Every day the media still manages to find another hole in the NHS that needs covering, and another party manages to propose an answer to all the problems. But will the NHS ever truly be in a stable state again?
With GP and Nurse shortages running high along the news stories also, the moral panic for the healthcare system is at an all time high.
But there is reason this time to be wary of the NHS’s future. The Kings Fund charity has ran its regular report on how the NHS is performing and noted that the finances have shown an “alarming deterioration”. And furthermore, that there is “considerable scepticism” regarding the achievability of the £22bn target for productivity improvements outlined in the NHS Five Year Forward View.
It would appear that hospitals and NHS providers have overspent by £800 million. And we wonder why there’s financial problems…But like most economic situations, it’s a vicious cycle. Therefore all we really know for certain when it comes to the NHS, is that the struggle is true and will be long.
What we all need to do is find a solution. If patients can have an accessible place to go with their primary care problems, then staff can work in the environment where they are performing the work they signed up to do. Although healthcare environments will never be calm, or easy, there hopefully can be less pressure placed on the staff.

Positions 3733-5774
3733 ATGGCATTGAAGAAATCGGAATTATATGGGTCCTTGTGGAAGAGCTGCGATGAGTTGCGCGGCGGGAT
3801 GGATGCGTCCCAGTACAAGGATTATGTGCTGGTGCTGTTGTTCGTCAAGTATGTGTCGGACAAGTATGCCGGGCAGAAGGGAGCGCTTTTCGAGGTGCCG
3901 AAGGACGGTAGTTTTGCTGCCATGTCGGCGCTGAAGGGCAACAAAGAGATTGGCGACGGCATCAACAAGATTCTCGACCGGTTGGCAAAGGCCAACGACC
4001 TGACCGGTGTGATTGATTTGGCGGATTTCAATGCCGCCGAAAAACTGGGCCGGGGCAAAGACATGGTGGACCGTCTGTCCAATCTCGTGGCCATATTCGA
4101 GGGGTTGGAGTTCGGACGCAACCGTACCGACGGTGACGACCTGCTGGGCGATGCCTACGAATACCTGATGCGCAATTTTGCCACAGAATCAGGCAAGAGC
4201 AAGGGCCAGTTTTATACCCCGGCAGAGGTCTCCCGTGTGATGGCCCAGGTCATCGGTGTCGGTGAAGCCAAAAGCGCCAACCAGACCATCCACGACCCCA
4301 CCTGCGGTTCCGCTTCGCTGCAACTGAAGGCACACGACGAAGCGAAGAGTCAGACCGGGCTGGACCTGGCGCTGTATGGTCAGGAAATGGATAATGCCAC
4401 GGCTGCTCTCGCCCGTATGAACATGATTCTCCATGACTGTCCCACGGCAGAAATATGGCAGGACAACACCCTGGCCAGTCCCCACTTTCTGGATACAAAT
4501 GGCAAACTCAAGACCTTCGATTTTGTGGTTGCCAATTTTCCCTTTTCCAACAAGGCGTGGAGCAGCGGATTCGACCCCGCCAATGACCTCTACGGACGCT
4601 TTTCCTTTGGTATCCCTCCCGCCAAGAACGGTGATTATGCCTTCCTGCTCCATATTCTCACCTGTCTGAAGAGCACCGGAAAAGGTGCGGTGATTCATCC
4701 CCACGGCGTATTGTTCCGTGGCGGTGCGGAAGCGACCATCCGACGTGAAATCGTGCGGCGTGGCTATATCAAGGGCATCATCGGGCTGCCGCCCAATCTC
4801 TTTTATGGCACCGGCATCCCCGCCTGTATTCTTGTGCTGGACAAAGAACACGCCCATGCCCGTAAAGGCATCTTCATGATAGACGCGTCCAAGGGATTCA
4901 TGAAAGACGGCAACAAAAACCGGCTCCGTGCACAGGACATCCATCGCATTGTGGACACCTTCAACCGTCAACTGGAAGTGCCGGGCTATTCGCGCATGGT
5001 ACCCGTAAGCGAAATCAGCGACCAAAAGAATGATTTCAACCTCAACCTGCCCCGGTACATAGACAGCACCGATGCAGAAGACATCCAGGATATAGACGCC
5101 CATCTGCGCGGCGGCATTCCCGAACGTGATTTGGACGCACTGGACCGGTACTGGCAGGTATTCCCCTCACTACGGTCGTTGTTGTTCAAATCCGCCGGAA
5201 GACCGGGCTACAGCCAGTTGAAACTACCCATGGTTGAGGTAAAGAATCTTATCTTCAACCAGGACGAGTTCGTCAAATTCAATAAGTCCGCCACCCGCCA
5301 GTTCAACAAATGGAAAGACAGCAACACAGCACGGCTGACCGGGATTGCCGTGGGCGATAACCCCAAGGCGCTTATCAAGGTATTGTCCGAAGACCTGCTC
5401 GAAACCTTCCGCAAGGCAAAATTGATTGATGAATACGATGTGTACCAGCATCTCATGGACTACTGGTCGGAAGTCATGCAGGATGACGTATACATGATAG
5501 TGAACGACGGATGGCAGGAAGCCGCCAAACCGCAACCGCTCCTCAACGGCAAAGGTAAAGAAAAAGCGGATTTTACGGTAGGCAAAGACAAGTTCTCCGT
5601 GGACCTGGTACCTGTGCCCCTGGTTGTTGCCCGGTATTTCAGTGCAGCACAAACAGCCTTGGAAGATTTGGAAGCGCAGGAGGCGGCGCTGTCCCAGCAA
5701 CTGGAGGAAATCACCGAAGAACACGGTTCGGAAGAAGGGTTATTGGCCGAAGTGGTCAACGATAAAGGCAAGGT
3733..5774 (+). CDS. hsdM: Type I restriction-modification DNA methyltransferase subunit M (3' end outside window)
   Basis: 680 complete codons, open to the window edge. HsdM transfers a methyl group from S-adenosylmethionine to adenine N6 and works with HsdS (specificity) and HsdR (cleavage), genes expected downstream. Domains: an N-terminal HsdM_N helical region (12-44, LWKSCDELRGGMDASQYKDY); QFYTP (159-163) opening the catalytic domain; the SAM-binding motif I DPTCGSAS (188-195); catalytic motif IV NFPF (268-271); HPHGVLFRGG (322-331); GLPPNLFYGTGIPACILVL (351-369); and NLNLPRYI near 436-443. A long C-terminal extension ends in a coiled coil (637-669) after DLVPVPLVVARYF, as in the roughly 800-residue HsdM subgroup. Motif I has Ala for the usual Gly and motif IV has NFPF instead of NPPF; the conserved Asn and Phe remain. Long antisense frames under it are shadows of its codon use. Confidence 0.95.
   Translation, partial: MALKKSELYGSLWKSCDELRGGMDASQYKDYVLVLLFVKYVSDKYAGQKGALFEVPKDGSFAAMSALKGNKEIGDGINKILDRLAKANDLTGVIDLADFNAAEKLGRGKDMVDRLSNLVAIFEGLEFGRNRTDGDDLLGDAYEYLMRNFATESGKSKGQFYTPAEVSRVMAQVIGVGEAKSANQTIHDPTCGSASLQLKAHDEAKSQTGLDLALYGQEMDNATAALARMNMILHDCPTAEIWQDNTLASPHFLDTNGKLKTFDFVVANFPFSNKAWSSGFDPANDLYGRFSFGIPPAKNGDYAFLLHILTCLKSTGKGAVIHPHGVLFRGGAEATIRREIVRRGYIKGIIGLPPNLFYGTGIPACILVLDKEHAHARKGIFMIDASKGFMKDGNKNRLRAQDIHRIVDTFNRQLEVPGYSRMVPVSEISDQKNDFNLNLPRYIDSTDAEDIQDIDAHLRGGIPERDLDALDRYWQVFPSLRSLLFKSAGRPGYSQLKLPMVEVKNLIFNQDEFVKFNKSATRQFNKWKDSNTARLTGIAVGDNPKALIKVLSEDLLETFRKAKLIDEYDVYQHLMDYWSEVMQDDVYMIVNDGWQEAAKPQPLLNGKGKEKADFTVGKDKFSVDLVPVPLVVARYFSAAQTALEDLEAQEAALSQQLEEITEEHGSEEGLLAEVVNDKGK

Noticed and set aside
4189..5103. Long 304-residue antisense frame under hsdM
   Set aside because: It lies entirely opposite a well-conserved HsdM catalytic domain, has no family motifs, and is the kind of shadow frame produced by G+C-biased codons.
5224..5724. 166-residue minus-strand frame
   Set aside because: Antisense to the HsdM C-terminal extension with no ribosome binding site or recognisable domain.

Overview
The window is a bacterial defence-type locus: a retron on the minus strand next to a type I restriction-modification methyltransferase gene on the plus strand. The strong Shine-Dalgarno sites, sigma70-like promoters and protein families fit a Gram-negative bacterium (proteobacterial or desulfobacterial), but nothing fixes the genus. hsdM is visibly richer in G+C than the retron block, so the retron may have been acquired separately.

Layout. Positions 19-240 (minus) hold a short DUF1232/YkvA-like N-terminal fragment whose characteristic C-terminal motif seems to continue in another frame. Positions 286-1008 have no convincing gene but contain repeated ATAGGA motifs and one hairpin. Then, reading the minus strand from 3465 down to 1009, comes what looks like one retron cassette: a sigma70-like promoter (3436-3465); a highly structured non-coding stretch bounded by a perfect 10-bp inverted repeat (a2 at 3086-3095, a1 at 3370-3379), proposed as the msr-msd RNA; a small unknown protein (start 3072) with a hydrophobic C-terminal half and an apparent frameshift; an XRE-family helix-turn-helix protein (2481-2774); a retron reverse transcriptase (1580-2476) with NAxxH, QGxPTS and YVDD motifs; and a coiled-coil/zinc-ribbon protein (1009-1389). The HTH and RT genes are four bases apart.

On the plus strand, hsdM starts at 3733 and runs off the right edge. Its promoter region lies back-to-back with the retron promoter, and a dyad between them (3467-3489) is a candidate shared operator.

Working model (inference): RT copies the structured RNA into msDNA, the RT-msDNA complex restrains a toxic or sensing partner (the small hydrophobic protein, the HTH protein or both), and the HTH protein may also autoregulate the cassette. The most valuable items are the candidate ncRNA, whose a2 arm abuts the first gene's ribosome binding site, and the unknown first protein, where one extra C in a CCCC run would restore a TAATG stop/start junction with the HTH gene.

Instead of wanting to retire at the end of the day, GP’s and Nurses will just feel satisfied in their hard work.
However the health charity warned of no such luck to progress in the next 2 years.
This quarter’s survey of NHS provider finance directors and CCG finance leads revealed that:
- for the third consecutive quarter, staff morale tops trust finance directors’ lists of concerns
- fewer than half (45%) of trusts feel confident that they will achieve the productivity targets for 2015-16
- 90% of trust financial directors and 85% of commissioners are concerned about the financial state of their local health economies
- there is a mismatch in expectations about demand for services between providers and commissioners; for example, 80% of trusts expect emergency admissions to rise this year, while 60% of CCGs expect them to fall
- about three-quarters (75%) of trusts and two-thirds (68%) of CCGs think there is a high or very high risk of failing to achieve the productivity gains over the next five years outlined by the NHS five year forward view.
Richard Murray, Director of policy at The King’s Fund warned: “The health service enters the new financial year facing some of the biggest financial and performance challenges in its recent history. If last year was the most difficult for some time, this year promises to be much worse, with little confidence that the alarming deterioration in NHS finances can be arrested.”
He added: “Looking further ahead, while there is still significant scope to improve productivity in the NHS, efficiencies are becoming harder to generate and there is considerable scepticism that the £22bn in productivity improvements outlined in the NHS Five Year Forward View can be achieved.” 
Whilst this doesn’t leave much room for improvement, and certainly a lack in positive attitude, we must prepare ourselves for many more months of panic and unhappy healthcare staff.
If you have any comments or advice for what you would suggest please get in touch!
 Onmedica.com,. ‘Onmedica – News – NHS Faces Greatest Challenges In Recent History’. N.p., 2015. Web. 24 Apr. 2015.